A High-Wire Act The debut album from The High Seas trio contains feverish music and some classic moments, writes Toner Quinn.
The New Normal? The RTÉ National Symphony Orchestra has just announced its 2018/19 season. Adrian Smith looks at the range of music on offer – from contemporary and classical to traditional – and considers some of the overall trends in programming.
Calls for National Music Policy at Oireachtas Meeting Representatives of DIT, Music Generation, the Irish Chamber Orchestra and Comhaltas call for legislation to address issues in music education.
Emanating Sparks At this year's Drogheda Arts Festival, Louth Contemporary Music Society presented a spectralist work from the 1970s alongside a postminimalist one from the last decade and a series of techno-inspired shorts. Brendan Finan finds the connections.
Glorious Shambles Gerald Barry's inspirations come from many sources – his new Organ Concerto, performed in Dublin in May, was partly inspired by a cat mourning the loss of atonality – or was it? Adrian Smith reviews.
An Otherworldly Destination Composer Judith Ring's first body of work featuring her own singing is both gentle and complex writes Shannon McNamee in her second Journal of Music/Galway City Council Music Writer Mentoring Scheme review.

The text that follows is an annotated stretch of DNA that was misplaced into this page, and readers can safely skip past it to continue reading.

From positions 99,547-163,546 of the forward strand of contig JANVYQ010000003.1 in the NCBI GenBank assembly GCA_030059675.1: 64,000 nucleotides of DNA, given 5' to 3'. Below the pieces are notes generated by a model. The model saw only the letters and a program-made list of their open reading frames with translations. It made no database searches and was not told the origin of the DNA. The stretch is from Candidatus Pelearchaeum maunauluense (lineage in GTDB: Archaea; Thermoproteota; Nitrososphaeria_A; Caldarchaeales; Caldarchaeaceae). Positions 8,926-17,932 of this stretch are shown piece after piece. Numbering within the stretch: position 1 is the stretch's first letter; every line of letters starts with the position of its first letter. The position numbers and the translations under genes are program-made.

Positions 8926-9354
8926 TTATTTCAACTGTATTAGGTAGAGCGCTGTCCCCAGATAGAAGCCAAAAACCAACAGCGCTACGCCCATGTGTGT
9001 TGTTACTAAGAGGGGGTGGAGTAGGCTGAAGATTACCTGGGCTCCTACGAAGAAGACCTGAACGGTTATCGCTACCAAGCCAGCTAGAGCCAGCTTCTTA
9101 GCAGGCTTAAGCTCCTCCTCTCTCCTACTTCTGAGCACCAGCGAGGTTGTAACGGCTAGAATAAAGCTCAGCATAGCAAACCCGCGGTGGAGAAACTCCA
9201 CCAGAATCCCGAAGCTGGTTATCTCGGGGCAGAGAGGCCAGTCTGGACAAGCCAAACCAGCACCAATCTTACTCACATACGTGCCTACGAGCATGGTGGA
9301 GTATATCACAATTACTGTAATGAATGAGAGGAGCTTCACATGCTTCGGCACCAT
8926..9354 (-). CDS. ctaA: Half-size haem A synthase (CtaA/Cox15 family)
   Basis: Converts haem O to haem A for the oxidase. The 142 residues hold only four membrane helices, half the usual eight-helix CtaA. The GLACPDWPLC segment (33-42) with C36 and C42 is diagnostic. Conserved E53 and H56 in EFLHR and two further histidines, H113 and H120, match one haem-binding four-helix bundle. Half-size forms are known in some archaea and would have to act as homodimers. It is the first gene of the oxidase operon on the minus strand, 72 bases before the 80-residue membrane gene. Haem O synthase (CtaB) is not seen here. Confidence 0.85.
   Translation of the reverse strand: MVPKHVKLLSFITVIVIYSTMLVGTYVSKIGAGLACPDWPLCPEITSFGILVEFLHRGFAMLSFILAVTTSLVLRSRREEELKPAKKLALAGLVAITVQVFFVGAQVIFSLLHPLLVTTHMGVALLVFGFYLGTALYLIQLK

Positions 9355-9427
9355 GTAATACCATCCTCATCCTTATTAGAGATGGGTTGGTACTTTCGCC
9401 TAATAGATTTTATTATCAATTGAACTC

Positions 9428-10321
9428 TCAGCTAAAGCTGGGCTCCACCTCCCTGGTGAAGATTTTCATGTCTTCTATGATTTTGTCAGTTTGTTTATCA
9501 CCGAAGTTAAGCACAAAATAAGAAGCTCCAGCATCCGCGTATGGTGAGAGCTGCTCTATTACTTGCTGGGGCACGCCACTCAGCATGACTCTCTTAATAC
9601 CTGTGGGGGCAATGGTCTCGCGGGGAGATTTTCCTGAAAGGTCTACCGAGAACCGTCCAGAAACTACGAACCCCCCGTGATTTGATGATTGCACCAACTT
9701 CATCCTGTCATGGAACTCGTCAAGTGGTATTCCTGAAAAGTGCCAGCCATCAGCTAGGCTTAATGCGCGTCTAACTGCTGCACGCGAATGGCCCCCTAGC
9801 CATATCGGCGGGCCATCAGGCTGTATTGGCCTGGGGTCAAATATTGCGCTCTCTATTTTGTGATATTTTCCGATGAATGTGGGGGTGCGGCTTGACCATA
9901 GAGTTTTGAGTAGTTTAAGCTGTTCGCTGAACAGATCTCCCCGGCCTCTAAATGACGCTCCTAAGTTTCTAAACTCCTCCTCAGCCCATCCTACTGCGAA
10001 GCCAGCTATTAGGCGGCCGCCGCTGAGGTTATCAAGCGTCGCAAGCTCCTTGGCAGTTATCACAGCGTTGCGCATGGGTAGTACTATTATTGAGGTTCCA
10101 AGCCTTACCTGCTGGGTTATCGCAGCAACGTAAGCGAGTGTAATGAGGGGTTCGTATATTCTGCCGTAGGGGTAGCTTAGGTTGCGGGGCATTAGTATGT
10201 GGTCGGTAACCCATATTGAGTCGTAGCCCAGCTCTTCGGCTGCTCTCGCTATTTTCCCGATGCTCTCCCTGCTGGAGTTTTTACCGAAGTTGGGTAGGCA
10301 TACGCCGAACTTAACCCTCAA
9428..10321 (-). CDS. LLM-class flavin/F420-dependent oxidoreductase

Reimagining Belfast Fiddle-player Conor Caldwell's diverse new album is inspired by both the historic work of collector Edward Bunting and the sounds of contemporary Belfast, writes Toner Quinn.
Hamilton's Relentless Pursuit Andrew Hamilton's 'music for people who like art' was the nearest thing to a smash hit in contemporary music, writes Adrian Smith. A new recording on the NMC label includes works composed either side of it too.
Strange Type of Orchestra Love The RTÉ orchestras report has made recommendations in response to a crisis, but we have not heard enough discussion of the issues that caused it, writes Toner Quinn.
Misunderstandings, Trickery and Guile Irish National Opera's production of The Marriage of Figaro was fresh, visually arresting and cartoonish, writes Brendan Finan. But why does opera still rely on women's stories as told by men?